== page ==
Afghan president Hamid Karzai has lashed out at Russia's growing influence in his country, deriding a multi-million dollar drugs bust that involved four Russian agents as a "violation of Afghan sovereignty as well as international law". About 70 Afghan, Russian and Nato personnel, backed up by attack helicopters, seized drugs with a street value of $250m (£157m) in eastern Afghanistan over the weekend.
"While Afghanistan remains committed to its joint efforts with the international community against narcotics, it also makes it clear that no organisation or institution shall have the right to carry out such a military operation without prior authorisation and consent of the government of Afghanistan," said a statement released by the President's office.
Russian officials professed surprise at the outburst, with one counter-narcotics agent claiming that Kabul had been "informed of the operation", which was also apparently orchestrated in advance by Afghanistan's interior ministry.
Elite Afghan counter-narcotics agents had taken part in the raid on heroin and morphine-producing labs in eastern Nangarhar province, an unnamed agent told state media, making it "not very understandable why there has been such a reaction". An aide to the Russian president Dimitry Medvedev called Mr Karzai's statement "incomprehensible".
That may be stretching the truth. The strain of balancing incompatible foreign interests in his country has frequently told on Afghanistan's highly-strung leader, and Moscow may have trumpeted news of the drugs bust a little too loudly for Mr Karzai's comfort.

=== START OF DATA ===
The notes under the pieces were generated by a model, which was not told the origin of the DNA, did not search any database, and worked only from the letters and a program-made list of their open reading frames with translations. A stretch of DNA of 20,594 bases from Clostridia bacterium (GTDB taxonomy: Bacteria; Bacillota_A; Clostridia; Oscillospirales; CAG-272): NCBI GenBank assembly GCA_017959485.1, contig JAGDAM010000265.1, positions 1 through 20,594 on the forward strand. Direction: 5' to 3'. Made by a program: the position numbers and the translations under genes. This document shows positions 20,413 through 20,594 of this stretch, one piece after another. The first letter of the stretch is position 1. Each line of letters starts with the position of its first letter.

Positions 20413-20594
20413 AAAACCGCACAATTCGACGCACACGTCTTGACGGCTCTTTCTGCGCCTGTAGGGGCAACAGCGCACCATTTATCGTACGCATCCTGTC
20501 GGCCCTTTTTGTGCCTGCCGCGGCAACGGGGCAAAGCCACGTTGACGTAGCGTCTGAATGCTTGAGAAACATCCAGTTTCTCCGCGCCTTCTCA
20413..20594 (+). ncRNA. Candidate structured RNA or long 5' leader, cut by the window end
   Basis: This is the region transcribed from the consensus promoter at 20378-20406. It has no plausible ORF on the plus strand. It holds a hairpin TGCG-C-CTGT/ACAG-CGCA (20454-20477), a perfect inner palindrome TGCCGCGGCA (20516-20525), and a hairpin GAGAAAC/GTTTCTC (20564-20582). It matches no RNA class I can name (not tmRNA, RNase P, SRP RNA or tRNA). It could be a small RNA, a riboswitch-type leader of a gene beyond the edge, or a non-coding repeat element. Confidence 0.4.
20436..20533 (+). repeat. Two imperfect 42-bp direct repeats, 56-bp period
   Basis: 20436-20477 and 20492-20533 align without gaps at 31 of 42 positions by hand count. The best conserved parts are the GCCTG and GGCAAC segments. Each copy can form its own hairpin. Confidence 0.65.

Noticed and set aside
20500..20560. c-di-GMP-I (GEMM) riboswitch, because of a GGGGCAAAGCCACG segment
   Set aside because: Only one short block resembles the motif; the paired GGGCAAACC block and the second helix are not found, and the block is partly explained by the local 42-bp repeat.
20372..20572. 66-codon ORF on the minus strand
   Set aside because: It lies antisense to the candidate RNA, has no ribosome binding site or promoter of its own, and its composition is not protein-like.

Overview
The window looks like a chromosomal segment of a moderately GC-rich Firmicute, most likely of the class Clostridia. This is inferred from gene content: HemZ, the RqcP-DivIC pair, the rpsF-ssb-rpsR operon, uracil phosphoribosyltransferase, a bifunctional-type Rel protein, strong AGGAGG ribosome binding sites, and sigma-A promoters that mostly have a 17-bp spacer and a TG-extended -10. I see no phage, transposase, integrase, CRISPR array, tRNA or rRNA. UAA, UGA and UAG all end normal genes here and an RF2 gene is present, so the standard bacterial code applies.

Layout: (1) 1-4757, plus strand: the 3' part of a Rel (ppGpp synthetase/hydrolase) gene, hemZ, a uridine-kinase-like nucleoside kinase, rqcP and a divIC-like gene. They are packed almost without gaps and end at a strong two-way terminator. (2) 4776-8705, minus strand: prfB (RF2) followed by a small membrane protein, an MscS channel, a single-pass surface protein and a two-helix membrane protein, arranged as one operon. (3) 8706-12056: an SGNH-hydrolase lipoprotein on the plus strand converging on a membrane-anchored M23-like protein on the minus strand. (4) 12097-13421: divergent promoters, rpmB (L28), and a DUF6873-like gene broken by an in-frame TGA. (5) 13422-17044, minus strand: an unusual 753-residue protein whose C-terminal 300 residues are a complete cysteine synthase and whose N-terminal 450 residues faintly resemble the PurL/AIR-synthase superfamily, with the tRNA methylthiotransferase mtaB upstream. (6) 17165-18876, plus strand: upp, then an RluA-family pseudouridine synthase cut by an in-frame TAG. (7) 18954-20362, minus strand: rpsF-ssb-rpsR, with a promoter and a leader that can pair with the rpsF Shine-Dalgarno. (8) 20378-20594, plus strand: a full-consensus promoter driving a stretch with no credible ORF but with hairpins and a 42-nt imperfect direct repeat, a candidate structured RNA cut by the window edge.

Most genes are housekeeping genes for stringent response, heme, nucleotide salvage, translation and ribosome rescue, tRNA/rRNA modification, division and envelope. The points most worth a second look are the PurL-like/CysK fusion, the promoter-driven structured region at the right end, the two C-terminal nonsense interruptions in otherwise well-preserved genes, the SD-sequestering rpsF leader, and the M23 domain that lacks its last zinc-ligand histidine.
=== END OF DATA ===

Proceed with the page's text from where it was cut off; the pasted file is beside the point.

Russian influence in Afghanistan is growing swiftly, and it is a sensitive issue. Twenty-one years ago the Soviet Red army withdrew from Afghanistan following its biggest military disaster; a nine-year folly that cost tens of thousands of lives, tipped the country towards civil war and introduced its civilians to the horrors of carpet-bombing, scorched earth tactics and collective punishment. Many of Afghanistan's current generation of political leaders spent their formative years fighting the Soviets, and have bitter memories of their old nemesis.
Yet, as Nato scrabbles around for an exit strategy, the prospect of Russian help in Afghanistan has grown increasingly attractive for the beleaguered alliance. Last week, The Independent revealed that Moscow was engaged in training the Afghan army and counter-narcotics troops, and had agreed in principle to supply Nato with several dozen helicopters for use in Afgh-anistan. In return Moscow is seeking more co-operation from Nato, including demands that the alliance restricts the number of troops it bases in member countries that are also former members of the Warsaw Pact.
Although Russia appears to be milking its return to the fray for all its worth, it has little interest in an unstable Afghanistan, which could destabilise neighbouring Tajikistan, Uzbekistan and Turkmenistan – countries that Moscow sees as client states.
The Russian government has also frequently criticised Western and Afghan counter-narcotics policies as next to useless and advocated a much tougher line against drugs production.